Friday, June 18, 2010

The Craft of Pigeonholing

When I was twelve, I used to write stories. The narratives mostly revolved around a twelve year old girl living out all the adventures that I could not. Those adventures usually included boys that liked me. I was a little boy crazy. Ok, a lot boy crazy. I would let my friends read these stories and some enjoyed them. I distinctly remember a friend being disappointed that I hadn't written more yet.

In high school I transitioned to writing poetry to express myself and left fiction by the wayside. I thought of myself as a poet, not always as a writer. I'm not sure if that meant I was busier as a teenager and had less time to commit to full plot structures. Or if the brevity of poetry held my short attention span. But whatever the reason, I have not seriously tried writing fiction until last week, for an assignment in my summer class. We already wrote poems and a personal essay and I had a foundation of craft for those genre, and while I know a good story when I read one, there always seemed to be something mysterious to me about a good short story. How does one balance character and plot? When is too late to introduce a new character? How can I write realistic dialogue? How much is too much symbolism?

Luckily my professor demystified some of this during our class discussion on craft last night. Short stories should focus on character. Symbolism comes secondary to a solid plot structure (I tend to write mythical narratives packed with metaphor and symbols, perhaps at the expense of everything else). Don't end a story by killing the hero. These are all elements I've sensed in good works of fiction, but could not articulate.

During the discussion I seemed to have an epiphany about writing. It's hard work. I knew this before, but I really felt it when I wrote my story for class. Nothing was easy about developing my characters. I had to go back and change things a million times. I steered clear of dialogue. Each paragraph was a slow climb up a mountain that seemed to get taller by the minute. I thought I would never reach 1500 words. I got to 1502.

This is not to say that poetry and nonfiction are simple to write. They just happen to come more easily to me. Poetry is hard work, especially during the editing process. I can't help but feel like I've never finished one poem. I never trust myself to know when a poem is finished. But there is something manageable about the length of most of the poems I write. I can see it from beginning to end. It's a container that holds exactly what I wanted to say. A poem thrives on that moment of "ah ha!" - that inspiration, the impetus that forces us to pick up a pen before we lose it.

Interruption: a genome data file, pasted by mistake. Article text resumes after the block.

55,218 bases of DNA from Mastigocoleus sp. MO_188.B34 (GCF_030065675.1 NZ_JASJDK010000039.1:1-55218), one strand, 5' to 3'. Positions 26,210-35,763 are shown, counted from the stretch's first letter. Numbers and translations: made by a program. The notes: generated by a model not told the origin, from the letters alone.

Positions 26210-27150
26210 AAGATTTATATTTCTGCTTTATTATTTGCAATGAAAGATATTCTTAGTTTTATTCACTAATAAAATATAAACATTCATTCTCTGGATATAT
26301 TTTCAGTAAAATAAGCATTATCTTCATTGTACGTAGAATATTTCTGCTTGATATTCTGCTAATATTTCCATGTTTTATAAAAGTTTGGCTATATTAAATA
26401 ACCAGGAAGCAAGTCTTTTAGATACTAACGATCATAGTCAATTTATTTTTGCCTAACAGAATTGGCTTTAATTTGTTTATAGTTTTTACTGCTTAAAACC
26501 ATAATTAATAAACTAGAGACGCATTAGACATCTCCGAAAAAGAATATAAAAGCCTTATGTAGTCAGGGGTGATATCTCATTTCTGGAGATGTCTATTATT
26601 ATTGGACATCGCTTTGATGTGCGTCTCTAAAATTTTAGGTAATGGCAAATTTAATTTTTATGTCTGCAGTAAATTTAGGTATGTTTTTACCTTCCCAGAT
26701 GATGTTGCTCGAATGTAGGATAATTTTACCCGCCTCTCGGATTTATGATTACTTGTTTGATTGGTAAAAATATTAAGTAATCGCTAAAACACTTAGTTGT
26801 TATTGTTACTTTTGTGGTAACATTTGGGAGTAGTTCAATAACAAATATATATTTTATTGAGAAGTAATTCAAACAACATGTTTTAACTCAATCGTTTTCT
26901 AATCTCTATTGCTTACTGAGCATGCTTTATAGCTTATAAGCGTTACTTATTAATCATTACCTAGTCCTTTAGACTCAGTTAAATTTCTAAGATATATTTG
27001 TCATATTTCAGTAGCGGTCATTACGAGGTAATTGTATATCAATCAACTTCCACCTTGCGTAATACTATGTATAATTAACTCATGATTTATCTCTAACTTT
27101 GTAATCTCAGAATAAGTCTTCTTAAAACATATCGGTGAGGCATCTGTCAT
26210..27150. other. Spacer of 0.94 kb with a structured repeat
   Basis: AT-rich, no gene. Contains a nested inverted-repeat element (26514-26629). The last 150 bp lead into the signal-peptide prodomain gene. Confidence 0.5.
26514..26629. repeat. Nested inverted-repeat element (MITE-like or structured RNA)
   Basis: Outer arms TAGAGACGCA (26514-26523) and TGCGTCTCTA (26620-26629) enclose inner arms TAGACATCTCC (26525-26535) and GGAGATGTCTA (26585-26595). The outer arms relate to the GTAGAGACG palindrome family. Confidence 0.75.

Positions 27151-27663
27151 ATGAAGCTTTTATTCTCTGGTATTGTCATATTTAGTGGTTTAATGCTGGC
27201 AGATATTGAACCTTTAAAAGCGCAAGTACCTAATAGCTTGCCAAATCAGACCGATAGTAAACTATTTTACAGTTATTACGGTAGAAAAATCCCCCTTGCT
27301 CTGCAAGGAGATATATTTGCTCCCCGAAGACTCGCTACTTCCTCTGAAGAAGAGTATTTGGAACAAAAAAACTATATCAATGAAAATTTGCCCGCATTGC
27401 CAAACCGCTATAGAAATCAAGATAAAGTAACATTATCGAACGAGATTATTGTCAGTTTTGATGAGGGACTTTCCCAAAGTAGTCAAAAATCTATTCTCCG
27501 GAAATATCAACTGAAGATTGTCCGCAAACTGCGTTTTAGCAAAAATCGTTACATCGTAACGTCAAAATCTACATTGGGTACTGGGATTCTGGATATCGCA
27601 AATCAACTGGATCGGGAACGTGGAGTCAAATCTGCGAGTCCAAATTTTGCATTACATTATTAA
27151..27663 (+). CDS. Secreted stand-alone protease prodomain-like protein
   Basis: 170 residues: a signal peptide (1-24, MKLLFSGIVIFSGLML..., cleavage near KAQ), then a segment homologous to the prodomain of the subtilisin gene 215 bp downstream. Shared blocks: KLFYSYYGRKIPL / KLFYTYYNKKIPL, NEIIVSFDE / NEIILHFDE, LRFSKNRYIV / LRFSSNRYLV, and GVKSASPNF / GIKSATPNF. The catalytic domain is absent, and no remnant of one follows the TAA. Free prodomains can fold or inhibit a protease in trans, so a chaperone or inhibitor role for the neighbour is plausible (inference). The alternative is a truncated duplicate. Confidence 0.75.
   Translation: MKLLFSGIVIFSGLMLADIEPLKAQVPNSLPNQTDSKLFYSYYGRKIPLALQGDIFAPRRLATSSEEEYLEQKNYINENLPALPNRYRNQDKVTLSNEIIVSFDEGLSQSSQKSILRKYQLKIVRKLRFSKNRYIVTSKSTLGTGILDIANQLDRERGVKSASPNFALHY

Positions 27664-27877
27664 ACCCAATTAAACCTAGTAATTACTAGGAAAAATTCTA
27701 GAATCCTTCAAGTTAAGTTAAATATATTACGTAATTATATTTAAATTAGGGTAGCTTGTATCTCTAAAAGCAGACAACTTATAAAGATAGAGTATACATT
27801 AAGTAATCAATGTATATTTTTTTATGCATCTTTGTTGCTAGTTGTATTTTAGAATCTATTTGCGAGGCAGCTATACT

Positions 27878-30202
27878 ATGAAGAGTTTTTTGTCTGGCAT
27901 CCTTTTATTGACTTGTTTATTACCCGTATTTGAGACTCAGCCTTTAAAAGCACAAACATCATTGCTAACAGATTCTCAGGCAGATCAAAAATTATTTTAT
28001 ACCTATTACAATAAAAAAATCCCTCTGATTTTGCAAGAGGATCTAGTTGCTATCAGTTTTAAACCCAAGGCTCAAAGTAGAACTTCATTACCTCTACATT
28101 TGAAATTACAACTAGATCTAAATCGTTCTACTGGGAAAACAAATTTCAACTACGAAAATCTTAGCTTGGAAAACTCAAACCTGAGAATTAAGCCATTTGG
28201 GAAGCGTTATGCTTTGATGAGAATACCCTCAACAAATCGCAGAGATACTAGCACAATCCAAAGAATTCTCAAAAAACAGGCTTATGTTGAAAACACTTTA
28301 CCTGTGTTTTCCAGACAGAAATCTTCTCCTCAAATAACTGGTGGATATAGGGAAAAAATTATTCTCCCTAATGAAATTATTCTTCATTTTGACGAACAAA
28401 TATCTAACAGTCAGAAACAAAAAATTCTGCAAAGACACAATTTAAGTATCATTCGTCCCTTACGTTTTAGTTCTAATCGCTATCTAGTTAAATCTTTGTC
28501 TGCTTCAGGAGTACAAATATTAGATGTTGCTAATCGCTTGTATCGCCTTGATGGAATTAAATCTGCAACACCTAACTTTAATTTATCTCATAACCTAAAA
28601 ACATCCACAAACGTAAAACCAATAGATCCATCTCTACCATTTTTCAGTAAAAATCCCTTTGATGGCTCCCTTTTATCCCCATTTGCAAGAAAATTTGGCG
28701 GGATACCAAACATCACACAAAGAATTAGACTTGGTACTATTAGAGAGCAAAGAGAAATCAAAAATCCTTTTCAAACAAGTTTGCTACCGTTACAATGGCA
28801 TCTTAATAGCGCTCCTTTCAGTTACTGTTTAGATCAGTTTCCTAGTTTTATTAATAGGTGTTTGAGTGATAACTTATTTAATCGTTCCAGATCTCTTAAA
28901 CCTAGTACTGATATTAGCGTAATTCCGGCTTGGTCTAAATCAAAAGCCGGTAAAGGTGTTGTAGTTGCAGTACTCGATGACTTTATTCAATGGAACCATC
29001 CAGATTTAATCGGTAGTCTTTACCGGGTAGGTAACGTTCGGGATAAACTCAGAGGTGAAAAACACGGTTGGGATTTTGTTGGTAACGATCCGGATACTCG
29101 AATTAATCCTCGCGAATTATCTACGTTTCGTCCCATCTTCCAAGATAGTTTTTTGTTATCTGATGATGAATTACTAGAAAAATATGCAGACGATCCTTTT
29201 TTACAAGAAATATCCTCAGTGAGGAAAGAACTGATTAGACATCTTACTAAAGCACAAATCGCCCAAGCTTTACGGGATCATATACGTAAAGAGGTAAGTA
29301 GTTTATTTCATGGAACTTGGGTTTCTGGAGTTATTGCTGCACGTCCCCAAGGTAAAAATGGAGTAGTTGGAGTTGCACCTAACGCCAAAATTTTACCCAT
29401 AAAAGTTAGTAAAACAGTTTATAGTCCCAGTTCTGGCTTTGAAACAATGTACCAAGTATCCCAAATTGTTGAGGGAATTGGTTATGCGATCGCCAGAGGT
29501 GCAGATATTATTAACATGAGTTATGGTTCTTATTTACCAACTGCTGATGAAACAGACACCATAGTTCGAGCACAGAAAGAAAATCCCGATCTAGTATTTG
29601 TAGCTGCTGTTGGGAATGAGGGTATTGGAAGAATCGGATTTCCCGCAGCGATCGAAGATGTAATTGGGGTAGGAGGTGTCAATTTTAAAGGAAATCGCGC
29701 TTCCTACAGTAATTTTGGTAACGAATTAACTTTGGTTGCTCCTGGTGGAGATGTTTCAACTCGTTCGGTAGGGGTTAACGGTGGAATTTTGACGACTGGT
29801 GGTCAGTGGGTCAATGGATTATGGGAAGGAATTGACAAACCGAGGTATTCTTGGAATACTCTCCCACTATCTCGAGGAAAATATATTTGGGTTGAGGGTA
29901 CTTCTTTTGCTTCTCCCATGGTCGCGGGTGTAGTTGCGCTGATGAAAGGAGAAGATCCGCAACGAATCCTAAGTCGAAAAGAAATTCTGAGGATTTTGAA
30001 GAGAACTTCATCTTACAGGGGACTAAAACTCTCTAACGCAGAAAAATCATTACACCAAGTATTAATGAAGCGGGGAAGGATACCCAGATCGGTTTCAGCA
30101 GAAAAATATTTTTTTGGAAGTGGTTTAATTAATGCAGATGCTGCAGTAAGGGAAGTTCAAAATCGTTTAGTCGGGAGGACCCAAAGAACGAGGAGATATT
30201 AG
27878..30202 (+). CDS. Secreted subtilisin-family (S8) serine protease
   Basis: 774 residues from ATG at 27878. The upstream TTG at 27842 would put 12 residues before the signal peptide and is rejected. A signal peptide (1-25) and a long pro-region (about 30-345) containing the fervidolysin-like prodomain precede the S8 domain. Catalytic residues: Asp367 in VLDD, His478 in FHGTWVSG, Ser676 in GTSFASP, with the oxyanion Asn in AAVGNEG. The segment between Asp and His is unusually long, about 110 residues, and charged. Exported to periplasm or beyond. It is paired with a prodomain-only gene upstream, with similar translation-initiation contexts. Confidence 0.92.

Fiction can start with that spark of an idea, but ultimately you have to have a lot of confidence, focus and coffee to sustain you through to the end. You have to trust that more sparks will come to you, and if they don't, you have to keep plodding along until it does.

Nonfiction makes sense to me because it's real. The circular structure and meandering connections reflect the way my mind works. I spend a lot of time thinking about my life, my relationships, my work and society, culture, the world. I can weave these ideas together into prose that can also be lyrical, pulling in my poetic sensibilities and yet also having the freedom to be direct and specific about what I'm trying to say.

Fiction is not real. It's completely made up characters. The plot, setting, structure, tone, metaphors, characterization, conflict, conclusion - all of these things depend on me. That's a lot of juggling. Juggling while balancing on your head in a thunderstorm. While I wrote my story for class, I found myself unsettled by the power I had to create - and then destroy an entire plot twist or character or line of dialogue.

And yet, at some point, it became real to me. Somewhere in between the 1200th and 1502nd word I saw my character take shape. I saw the underlying themes that I didn't purposefully create. But I also saw the hard work I put into it. So perhaps it was 5% magical talent and 95% hard-ass work. But I liked the world I created and I'm looking forward to editing it. In fact, I've actually started a new story last night after class, armed with the discussion on craft.

In my MFA program I chose to be dual genre in poetry and nonfiction. I write both anyway, but I've been so drawn to poetry, I thought about dropping the nonfiction. But since this class, I'm realizing that I'm mostly just really drawn to whatever it is I'm doing at that moment. I also needed a break from poetry. I think the prose I've written for this class has been much stronger. And I'm surprised at how good it felt to have written a short story. I'm sure I've made a lot of rookie mistakes. But I can't think about myself as a poet. I have to open myself up to the notion that an idea might take a different shape. That I can't write myself into a certain camp and never leave. That isn't the kind of creative life I want.

Sure, we all have our talents. Maybe I'll discover that no matter how hard I write, my poetry will always be better than my fiction. But I can't accept that. Not yet anyway. I'm still learning how to be a writer and I have to believe that the hard work and development I'm investing in knowing craft can be applied to all kinds of writing. I won't limit myself, especially not just because something is hard. Besides, I'm in grad school. It's supposed to be hard.

1 comment:

Aubrey said...

It was really interesting to read these ruminations, Laura. I'm glad our craft discussions have been helpful!